Bathing at Bonanza

My apologies to Tony Menden, the fair and fine husband of my silversmith artist friend, Jean Menden. He had invited me to share a meal of baby-backs I had smoked for him the day before and this was my moment of delivery. With a temporary loss for words, it was several moments later after I drove away that I realized I was just feeling funky. Seemingly there are two widely held definitions; one where you feel aligned with the spirits of the soul, or when you aren’t. My alignment was certainly off.

The Mendens live about a mile south of the Bonanza, or northern portion, of Big Stone Lake State Park, and is basically an oak savanna nestled against a bank of the old Glacial River Warren. This is where I turned when I pulled from the Menden’s lakeside gravel road. Heaven knows why I turned toward the state park, yet there I was slowly navigating the park road along the savanna aimlessly looking for deer. Or, so I thought. When I reached the Education Center I stopped, parked, grabbed my camera and headed off into the woods.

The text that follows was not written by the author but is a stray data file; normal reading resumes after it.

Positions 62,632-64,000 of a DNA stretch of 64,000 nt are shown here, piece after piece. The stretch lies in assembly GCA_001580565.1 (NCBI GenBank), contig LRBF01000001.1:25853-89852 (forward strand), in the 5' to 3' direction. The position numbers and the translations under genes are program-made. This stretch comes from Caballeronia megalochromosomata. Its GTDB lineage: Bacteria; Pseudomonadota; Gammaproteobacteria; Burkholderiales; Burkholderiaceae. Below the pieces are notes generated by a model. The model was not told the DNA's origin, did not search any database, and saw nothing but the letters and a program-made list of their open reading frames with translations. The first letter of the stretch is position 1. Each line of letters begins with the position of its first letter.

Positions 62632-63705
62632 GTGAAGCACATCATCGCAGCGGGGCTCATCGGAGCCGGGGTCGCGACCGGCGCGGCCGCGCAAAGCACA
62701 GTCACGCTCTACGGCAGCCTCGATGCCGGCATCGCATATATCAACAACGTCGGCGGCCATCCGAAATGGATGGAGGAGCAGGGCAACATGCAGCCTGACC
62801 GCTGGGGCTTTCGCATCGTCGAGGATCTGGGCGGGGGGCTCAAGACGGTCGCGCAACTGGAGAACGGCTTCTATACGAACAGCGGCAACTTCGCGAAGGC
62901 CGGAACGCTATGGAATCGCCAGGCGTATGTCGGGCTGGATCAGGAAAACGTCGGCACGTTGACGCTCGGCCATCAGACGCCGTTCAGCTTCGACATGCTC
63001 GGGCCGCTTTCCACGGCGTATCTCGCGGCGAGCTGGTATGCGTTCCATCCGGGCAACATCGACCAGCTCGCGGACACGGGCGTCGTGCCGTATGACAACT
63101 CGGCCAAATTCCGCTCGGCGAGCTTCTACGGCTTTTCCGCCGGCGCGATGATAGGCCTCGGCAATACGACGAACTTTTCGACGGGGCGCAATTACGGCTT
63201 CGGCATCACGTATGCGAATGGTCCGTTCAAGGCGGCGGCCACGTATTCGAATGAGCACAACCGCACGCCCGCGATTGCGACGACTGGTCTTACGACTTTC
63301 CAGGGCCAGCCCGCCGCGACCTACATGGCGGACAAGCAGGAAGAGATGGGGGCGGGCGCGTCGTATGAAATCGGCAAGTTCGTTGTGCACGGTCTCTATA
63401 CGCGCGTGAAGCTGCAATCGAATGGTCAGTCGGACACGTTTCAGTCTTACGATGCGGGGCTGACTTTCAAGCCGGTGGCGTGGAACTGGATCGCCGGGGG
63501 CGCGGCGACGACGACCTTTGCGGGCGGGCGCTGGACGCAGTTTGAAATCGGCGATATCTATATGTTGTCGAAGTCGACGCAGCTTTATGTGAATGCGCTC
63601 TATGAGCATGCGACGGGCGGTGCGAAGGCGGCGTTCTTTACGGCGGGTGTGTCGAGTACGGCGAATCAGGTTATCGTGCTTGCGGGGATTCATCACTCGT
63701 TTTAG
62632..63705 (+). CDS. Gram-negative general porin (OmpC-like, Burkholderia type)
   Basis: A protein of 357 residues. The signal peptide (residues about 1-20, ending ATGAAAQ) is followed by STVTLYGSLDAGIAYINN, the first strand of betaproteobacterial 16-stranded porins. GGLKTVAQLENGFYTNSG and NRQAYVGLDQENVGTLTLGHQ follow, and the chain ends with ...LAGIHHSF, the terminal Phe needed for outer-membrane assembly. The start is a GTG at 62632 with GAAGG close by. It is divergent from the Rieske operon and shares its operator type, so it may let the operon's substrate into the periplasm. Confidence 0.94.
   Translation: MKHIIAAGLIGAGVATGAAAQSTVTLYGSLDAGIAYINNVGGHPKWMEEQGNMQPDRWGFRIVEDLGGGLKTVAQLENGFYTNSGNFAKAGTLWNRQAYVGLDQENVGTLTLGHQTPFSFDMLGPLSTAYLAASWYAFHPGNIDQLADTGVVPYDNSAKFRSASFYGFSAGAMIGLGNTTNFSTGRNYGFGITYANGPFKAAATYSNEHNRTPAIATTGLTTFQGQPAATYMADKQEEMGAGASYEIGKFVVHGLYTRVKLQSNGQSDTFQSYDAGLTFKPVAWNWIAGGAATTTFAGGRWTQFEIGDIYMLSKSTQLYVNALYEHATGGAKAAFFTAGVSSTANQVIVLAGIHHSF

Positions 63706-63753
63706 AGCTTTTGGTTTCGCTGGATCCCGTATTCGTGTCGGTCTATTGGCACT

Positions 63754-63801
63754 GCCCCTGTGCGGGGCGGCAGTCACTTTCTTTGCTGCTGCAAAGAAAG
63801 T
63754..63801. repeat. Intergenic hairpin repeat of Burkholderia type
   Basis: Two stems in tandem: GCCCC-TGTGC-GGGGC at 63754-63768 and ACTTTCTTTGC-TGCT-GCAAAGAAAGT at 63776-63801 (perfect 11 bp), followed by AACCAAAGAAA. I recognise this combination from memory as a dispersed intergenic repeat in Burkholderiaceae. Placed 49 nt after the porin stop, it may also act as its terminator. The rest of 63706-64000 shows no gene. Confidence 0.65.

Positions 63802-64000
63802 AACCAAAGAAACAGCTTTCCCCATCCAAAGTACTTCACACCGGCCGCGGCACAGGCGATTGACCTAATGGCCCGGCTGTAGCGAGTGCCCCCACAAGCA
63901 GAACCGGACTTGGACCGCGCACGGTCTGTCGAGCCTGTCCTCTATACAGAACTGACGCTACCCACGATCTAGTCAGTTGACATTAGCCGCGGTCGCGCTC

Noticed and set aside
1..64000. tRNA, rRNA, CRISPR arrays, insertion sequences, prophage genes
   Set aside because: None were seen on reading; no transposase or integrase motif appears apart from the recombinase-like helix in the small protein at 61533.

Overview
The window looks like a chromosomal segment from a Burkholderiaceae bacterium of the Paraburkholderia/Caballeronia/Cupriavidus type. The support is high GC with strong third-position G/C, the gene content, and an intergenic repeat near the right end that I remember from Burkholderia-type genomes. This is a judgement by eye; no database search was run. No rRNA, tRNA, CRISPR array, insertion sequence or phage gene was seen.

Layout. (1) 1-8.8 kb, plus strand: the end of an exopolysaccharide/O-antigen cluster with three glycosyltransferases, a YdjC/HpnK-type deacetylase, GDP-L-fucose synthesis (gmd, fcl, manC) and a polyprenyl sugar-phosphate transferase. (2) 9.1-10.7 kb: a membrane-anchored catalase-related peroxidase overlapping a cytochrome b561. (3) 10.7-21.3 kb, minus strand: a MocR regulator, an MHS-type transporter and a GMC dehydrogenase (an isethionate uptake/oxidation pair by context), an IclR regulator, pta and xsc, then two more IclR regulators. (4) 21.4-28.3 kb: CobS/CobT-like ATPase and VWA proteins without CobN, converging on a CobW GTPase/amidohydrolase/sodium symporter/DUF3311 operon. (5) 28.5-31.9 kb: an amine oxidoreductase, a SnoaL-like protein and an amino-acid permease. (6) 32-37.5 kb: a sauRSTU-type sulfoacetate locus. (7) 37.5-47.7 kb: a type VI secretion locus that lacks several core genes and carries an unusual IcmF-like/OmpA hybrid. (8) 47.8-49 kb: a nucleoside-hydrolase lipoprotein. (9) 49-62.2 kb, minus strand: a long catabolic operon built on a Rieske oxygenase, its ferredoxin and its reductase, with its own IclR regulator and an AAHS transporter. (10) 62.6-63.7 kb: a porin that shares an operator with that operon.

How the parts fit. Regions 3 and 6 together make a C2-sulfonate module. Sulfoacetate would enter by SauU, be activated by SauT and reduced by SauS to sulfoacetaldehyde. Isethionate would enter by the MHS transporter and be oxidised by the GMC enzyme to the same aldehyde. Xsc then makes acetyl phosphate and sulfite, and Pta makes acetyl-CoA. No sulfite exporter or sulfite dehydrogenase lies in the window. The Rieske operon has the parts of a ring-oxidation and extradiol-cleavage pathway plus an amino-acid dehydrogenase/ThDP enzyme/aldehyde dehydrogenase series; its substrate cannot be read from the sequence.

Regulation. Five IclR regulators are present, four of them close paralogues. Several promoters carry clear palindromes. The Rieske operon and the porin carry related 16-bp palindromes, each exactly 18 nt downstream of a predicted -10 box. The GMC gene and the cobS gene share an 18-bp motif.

Obviously they were calling. Initially perhaps it was to see if I could find a puffball mushroom, for photos of the prized mushrooms have started appearing on social media sites. What could be better than a juicy, grilled steak alongside a slab of buttery and garlicky puffball? 

The weathered path at Bonanza meanders through the savanna.

Then, less than a hundred meters down the path came the realization that what I really needed was to do some forest bathing. Based on a physiological and psychological exercise that emerged in Japan in the 1980s, and is called “shinrin-yoku” in their language, forest bathing combines yoga-like breathing, meditation and awarenesses while sauntering through the woods. A few months ago I took a class at the Minnesota Master Naturalist’s Gathering Partners “convention” at Prairie Island outside of Redwing. Although I’ve thought of forest bathing several times since, I just haven’t.

So I stopped and sat down off the weathered trail and slowly began taking in and releasing deep breaths. After some 40 years of doing yoga, meditative breathing is nearly second nature. With my eyes closed to concentrate on the meditation, to temporarily close out all that surrounded me, some of the funkiness began to fade away. My mind was feeling freer, and I was feeling, well, even a little “high.” Yes, that kind of high.